Medicare gets all the attention, for a lot of good reasons. But as TPM Reader KH argues the cuts to Medicaid are no less devastating, though most people don’t figure it will ever directly affect them …
I’m seeing little on what I think is one of the most devastating proposed results of the Ryan budget bill, if it ever was put into law, and one that has the potential to be just as powerful as the “Turn Medicare into a voucher program” part, if and when people ever begin to see what the Medicaid cuts mean. Most middle-income people have no idea the impact of the Medicaid cuts. They assume those have no direct results on them.
It’s the part about turning Medicaid into flat-amount Block grants. Most people go right on by that part – “it’s poor people, has nothing to do with me, so we’ll cut dental and podiatry and vision coverage, etc. for poor people (as California Medi-CalMedicaid did a year or two back). That’s too bad, terrible, but we’ll save lots of money.”
But actually, as the link shows, Medicaid pays the bill for 66% of all nursing home residents. And these aren’t the indigent – mostmany of them are the result of middle-income people who have already run through their own money paying for their nursing home costs, and then become eligible for Medicaid. If Medicaid doesn’t pick that up anymore, who’s left? The children of the residents? Who are trying to send their kids to college and saving for their own retirement? Not that Paul Ryan cares, but essentially, states will need to choose between basic healthcare for low-income people and nursing home care for formerly-middle-income people with no money left. Who wins, you think?
Most people have no awareness that Medicare pays nothing for basic Nursing Home care. Most of the family members don’t necessarily know – just the one poor sondaughter who is “taking care ofmanaging” the parent’s finances.
You think people get worked up over the proposed Medicare changes? Imagine their reaction when they learn (too late?) that the Medicaid changes Paul Ryan and the Republicans want to make would mean they have to pay several hundreds of dollars a day to keep their parents in the nursing home they have been in for monthsyears?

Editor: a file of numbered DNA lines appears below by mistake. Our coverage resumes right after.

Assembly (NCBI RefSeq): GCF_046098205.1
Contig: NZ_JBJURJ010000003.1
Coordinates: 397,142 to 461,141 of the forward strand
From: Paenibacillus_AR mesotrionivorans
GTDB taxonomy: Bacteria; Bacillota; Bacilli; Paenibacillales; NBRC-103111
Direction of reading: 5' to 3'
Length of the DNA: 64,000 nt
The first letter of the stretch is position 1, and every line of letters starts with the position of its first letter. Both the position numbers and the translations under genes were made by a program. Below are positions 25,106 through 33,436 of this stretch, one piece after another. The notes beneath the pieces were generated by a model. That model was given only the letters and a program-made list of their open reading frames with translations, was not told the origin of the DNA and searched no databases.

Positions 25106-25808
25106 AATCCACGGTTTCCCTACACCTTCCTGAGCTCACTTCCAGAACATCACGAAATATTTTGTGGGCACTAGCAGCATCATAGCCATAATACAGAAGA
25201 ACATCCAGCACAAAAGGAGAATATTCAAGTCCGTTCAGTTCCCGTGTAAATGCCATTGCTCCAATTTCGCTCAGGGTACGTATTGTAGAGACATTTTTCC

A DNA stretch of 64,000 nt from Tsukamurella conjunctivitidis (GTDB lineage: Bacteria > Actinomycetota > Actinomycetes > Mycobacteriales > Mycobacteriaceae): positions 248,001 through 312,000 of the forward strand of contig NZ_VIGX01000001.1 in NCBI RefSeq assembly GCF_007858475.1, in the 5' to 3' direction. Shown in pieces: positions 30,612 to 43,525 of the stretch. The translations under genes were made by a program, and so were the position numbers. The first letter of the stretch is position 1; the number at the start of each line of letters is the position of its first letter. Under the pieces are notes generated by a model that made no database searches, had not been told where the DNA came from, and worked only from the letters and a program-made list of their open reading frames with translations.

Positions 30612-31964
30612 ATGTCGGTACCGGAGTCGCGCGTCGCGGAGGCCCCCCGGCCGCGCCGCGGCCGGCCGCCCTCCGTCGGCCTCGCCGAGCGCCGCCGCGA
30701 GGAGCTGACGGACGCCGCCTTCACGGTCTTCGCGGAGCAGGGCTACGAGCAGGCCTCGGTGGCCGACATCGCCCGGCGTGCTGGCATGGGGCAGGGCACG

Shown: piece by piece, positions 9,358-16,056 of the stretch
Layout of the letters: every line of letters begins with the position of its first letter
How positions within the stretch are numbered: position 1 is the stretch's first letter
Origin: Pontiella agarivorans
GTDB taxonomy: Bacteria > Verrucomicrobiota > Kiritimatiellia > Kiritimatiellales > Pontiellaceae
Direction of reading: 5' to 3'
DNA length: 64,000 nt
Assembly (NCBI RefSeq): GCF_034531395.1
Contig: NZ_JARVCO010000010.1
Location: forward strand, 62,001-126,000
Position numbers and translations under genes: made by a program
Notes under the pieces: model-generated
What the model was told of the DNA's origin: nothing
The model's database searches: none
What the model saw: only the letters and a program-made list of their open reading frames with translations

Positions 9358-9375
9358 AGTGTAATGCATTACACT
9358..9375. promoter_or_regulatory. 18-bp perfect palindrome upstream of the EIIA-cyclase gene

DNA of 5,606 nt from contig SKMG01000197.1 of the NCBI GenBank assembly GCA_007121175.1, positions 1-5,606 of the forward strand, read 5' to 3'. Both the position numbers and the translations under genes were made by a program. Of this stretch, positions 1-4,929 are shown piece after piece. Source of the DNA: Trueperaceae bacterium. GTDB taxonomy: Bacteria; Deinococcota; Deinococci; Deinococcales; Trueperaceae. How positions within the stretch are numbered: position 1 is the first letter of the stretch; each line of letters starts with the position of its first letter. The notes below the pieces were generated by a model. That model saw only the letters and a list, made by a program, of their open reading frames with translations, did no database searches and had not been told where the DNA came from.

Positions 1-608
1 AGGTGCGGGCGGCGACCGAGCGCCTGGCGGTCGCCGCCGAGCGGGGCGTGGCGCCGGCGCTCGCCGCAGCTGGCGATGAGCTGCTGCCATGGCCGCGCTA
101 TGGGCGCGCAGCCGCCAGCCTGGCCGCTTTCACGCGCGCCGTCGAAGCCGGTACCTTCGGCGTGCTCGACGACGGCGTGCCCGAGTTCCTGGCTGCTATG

My mother, who eventually developed dementia (sort of like Alzheimer’s but with no awareness of it), was in a Nursing Home for years. But, having had to deal with it when her mother developed it back in the 1960’s, and having the great fortune to have worked for a large employer who offered Long Term Care Insurance many years ago (when almost no company did), she realized the importance of it and signed up immediately. Though she came close, she never had to apply for Medicaid. Her insurance paid for it. The exception, not the rule, I’m afraid, even today.
My point is – we (well, most of us) all “get” how threatening the “voucher” change is for Medicare, but people don’t seem to see the danger of the Medicaid “Block Grant” change is to middle-income people in their 30’s, 40’s and 50’s who have elderly parents who could losenever be eligible for their Medicaid Nursing Home coverage. They just see “Medicaid” and assume it has nothing to do with them.
Are we really going to devolve into that sort of country? How sad. And how sad that so many Republicans are determined to make it happen. Hopefully, the reality will wake up the people who can make the difference, as it did in 2008.
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